Good, bad or inconsistent

Fadel Matta

What’s worse than an unfair boss? A sometimes unfair boss.

That’s one conclusion from research by two Terry College management professors, which found that unpredictable supervisors are more stressful to work for than consistently unfair bosses.

“It’s counterintuitive. You would think that a person would want to be treated fairly as often as possible, instead of always being treated unfairly. But that’s not what we found,” says Fadel Matta, assistant professor at Terry and lead author on the study. “There’s something to this notion of being consistent, even if it is consistently unfair.”

The study, co-authored by Jason Colquitt, who holds the college’s Willson Distinguished Chair, gives new insight in the field of organizational behavior to the cumulative effect of fair and unfair treatment that employees experience over time.

“What Fadel realized is that most of the good research that shows how important fairness is to employees is a static snapshot of a dynamic phenomenon,” Colquitt says. “As scholars, we need to understand how fairness ebbs and flows over time, and how employees react to those patterns. It is complicated methodologically, but vitally important.”

The authors used both lab and field studies to determine how people react to fair, unfair and inconsistent bosses.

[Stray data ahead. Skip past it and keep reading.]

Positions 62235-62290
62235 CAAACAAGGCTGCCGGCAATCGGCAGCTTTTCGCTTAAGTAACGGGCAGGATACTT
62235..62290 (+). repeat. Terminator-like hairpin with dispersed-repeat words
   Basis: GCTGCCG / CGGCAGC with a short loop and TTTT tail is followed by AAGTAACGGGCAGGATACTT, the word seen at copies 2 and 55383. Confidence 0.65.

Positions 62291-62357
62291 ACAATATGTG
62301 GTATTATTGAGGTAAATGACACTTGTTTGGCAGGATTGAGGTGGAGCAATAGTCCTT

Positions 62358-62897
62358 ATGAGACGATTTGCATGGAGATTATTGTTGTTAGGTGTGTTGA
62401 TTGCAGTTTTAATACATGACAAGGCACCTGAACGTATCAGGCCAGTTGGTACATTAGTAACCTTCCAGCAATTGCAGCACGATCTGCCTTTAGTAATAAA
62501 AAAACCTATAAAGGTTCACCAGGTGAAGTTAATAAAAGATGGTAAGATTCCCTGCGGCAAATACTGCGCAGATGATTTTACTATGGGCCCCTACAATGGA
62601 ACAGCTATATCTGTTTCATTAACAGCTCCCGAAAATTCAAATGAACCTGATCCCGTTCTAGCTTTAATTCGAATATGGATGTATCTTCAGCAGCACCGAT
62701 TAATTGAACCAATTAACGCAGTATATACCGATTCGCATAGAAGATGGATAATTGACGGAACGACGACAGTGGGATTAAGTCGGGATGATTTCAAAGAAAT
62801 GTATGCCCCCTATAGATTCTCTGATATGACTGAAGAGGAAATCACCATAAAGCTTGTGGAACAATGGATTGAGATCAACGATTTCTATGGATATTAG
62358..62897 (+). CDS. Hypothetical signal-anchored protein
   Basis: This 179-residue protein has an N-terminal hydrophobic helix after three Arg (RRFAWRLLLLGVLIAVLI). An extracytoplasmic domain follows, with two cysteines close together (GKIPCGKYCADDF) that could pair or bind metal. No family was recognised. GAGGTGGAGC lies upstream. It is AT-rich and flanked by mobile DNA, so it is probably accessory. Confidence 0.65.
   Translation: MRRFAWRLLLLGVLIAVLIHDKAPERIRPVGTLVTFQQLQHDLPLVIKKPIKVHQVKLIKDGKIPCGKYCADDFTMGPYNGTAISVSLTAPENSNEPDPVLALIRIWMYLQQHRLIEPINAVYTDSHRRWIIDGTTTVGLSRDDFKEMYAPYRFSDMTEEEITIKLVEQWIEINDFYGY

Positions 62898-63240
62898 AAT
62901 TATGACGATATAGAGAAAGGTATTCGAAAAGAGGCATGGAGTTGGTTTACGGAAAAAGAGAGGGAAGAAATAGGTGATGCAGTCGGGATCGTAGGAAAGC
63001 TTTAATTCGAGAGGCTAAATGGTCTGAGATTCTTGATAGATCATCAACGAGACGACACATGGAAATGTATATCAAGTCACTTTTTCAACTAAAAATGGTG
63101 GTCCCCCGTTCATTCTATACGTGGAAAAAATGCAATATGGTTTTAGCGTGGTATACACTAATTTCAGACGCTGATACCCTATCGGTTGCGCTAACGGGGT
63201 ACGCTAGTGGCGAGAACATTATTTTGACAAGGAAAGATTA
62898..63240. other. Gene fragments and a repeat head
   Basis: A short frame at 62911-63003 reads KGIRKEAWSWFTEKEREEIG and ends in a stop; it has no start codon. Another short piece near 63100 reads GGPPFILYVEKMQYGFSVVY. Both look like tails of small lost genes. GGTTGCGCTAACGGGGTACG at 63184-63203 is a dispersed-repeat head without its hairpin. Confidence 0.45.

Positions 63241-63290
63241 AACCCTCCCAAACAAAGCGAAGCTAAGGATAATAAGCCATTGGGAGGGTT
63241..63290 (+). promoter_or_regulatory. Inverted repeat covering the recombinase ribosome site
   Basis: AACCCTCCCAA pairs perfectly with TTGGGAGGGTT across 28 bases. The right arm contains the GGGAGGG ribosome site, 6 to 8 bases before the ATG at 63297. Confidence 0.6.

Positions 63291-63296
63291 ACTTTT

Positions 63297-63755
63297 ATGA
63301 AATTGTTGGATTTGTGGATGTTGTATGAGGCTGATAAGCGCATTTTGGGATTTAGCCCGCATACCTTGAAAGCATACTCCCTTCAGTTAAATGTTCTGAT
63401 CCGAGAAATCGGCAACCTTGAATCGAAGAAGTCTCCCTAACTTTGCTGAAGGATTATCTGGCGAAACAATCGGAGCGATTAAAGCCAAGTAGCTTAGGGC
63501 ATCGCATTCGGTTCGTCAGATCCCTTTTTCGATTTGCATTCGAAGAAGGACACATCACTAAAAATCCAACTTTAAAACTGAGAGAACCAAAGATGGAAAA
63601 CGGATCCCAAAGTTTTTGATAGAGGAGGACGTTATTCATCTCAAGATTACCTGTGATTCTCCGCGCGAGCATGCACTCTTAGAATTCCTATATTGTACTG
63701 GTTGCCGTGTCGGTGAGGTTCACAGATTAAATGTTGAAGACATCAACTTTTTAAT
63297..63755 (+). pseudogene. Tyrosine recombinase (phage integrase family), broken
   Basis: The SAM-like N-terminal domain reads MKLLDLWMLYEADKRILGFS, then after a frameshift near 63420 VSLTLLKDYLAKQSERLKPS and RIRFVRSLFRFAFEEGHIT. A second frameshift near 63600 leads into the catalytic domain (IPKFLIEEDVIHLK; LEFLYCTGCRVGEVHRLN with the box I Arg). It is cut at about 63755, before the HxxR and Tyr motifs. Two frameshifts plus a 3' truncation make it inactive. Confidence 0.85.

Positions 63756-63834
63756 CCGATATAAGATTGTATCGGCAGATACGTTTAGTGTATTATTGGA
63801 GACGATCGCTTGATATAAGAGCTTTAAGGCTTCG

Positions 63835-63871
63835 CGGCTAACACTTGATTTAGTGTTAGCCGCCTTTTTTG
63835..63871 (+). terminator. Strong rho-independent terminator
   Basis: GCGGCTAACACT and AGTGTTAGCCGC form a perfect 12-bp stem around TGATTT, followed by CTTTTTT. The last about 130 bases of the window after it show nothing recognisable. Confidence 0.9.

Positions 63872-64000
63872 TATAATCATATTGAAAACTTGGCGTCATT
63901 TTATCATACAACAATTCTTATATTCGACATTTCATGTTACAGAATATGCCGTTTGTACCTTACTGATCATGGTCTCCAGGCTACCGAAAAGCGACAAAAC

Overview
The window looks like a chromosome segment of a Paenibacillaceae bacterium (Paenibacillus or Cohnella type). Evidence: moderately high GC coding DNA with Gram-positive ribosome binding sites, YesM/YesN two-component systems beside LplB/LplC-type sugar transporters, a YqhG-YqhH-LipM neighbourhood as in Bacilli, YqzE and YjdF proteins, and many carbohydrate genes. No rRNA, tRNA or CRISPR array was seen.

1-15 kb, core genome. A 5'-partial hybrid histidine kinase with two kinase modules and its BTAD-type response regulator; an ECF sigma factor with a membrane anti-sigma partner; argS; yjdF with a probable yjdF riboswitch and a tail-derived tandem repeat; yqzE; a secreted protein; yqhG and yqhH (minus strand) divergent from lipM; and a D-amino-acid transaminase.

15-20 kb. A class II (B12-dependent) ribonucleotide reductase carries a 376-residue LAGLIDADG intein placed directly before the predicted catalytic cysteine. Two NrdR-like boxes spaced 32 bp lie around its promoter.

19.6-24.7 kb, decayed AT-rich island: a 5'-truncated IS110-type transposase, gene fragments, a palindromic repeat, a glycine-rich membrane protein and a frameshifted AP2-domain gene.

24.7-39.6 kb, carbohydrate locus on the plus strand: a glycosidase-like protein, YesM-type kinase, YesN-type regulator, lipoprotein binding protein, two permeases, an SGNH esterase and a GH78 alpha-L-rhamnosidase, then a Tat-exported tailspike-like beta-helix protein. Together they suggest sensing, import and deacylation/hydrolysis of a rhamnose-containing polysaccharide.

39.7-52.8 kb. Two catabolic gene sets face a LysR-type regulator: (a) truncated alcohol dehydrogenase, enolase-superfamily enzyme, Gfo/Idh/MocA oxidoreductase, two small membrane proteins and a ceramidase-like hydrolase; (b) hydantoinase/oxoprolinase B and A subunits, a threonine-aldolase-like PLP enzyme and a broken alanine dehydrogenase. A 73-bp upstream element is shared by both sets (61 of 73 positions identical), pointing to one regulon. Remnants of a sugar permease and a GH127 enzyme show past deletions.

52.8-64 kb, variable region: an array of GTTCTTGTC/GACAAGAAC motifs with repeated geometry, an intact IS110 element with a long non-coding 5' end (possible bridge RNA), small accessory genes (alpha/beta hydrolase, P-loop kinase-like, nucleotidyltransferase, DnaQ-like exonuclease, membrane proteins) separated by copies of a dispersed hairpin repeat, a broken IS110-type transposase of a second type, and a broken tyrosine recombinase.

In the lab study, participants wearing heart monitors were asked to perform tasks on a computer and were given regular feedback on their work. Some received consistently fair appraisals, another group received unfair appraisals, and the third group received some of each. The third group had higher heart rates throughout the exercise, suggesting they felt more stress.

In the field study, the researchers sent questionnaires to employees and supervisors at 95 companies, surveying their interactions and stress levels for 15 days. Again, employees who reported the greatest change in supervisor behavior also reported the highest stress levels.

“It boils down to uncertainty in how you’re going to be treated,” Matta says. “When you don’t know what’s coming, you experience this physiological stress. Your work might even suffer because of it.”

For that reason, Matta said, managers shouldn’t try to make amends for unfair treatment by overcorrecting their errors later. That could lead to a climate of uncertainty. Instead, supervisors should seek to eliminate uncertainty by clearly communicating new expectations or circumstances to employees.

“As a boss, you might say, ‘Joe didn’t get the promotion, so I’m going to do this for him to make up for it.’ But really, it’s not about everything evening out. It’s about not knowing what to expect,” Matta says. “Once your employees know what to expect, being fair more often is better.”

Unfair treatment can take many forms, Matta says, not all of which could be a supervisor’s fault. The important thing, however, is for bosses to communicate those instances to employees before they happen.

“There might be constraints on resources, so your boss can’t give you a raise even though you’ve earned it. Or there might be procedures in place in the organization, so there’s nothing your boss can do about a certain situation,” he says. “But when an employee knows that’s coming, it can reduce the stress that comes from those kinds of scenarios.”

The research was published online in the Academy of Management Journal.